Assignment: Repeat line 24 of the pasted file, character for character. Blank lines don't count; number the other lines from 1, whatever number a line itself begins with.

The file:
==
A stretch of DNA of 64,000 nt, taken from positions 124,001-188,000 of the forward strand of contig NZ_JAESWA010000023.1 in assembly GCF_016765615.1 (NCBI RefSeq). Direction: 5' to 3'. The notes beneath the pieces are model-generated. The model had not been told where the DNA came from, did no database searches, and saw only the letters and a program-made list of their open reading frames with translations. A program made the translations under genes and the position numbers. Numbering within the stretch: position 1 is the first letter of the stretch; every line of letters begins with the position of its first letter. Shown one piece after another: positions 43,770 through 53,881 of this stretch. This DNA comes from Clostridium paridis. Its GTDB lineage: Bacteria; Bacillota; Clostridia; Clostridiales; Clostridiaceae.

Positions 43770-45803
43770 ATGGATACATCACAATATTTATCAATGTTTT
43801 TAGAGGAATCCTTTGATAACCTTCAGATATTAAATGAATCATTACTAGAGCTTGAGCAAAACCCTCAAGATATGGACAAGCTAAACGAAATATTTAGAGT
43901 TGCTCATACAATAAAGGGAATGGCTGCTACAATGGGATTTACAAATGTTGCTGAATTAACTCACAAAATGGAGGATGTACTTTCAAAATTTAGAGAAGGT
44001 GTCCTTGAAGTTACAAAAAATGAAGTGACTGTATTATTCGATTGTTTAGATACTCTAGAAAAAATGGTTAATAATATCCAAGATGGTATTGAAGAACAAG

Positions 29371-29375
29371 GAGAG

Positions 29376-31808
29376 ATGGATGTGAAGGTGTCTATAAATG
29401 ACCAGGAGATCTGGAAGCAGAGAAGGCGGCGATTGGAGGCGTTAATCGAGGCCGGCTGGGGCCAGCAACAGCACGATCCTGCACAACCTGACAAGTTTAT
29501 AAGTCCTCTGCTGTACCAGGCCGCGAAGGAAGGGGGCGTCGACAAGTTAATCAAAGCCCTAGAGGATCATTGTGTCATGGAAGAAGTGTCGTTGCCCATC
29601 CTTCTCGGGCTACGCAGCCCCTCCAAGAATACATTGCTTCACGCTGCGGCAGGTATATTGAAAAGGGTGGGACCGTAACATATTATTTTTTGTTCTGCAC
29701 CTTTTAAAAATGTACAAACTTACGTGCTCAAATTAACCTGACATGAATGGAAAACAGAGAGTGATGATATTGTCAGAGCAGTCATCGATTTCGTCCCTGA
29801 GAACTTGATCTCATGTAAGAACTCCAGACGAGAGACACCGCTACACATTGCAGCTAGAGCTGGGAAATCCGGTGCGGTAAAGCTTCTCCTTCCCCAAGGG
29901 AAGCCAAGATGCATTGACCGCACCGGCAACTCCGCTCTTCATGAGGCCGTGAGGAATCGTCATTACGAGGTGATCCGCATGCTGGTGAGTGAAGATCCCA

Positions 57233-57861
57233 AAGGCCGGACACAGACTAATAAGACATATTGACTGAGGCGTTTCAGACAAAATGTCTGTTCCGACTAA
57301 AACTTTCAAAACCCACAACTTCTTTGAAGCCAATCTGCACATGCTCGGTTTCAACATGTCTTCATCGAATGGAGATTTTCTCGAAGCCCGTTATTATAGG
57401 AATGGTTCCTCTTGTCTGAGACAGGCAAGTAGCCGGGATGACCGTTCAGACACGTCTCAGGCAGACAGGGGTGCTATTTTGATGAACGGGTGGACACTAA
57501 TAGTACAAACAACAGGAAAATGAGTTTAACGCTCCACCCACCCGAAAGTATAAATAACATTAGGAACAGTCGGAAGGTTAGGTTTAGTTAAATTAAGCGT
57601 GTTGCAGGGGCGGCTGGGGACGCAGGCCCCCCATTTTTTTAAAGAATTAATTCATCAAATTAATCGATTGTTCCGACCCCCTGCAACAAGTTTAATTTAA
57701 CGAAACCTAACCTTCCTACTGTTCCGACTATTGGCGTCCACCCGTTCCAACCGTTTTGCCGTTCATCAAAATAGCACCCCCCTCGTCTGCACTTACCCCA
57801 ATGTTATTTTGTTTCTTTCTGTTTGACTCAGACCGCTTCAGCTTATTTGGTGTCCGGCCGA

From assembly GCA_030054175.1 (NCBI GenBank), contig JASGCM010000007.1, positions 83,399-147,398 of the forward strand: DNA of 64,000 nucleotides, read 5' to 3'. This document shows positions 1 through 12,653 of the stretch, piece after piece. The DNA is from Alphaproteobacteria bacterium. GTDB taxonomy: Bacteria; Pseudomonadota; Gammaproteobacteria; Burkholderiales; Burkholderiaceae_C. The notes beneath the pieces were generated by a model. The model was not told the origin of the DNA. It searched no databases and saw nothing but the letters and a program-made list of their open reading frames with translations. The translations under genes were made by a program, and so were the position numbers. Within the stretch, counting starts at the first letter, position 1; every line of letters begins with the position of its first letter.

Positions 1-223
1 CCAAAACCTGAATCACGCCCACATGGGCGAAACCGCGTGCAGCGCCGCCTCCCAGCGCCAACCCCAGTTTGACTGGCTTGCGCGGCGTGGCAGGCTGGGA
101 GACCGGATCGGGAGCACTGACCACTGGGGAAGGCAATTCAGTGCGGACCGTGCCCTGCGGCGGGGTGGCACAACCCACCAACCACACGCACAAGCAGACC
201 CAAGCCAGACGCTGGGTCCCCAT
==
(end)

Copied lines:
57801 ATGTTATTTTGTTTCTTTCTGTTTGACTCAGACCGCTTCAGCTTATTTGGTGTCCGGCCGA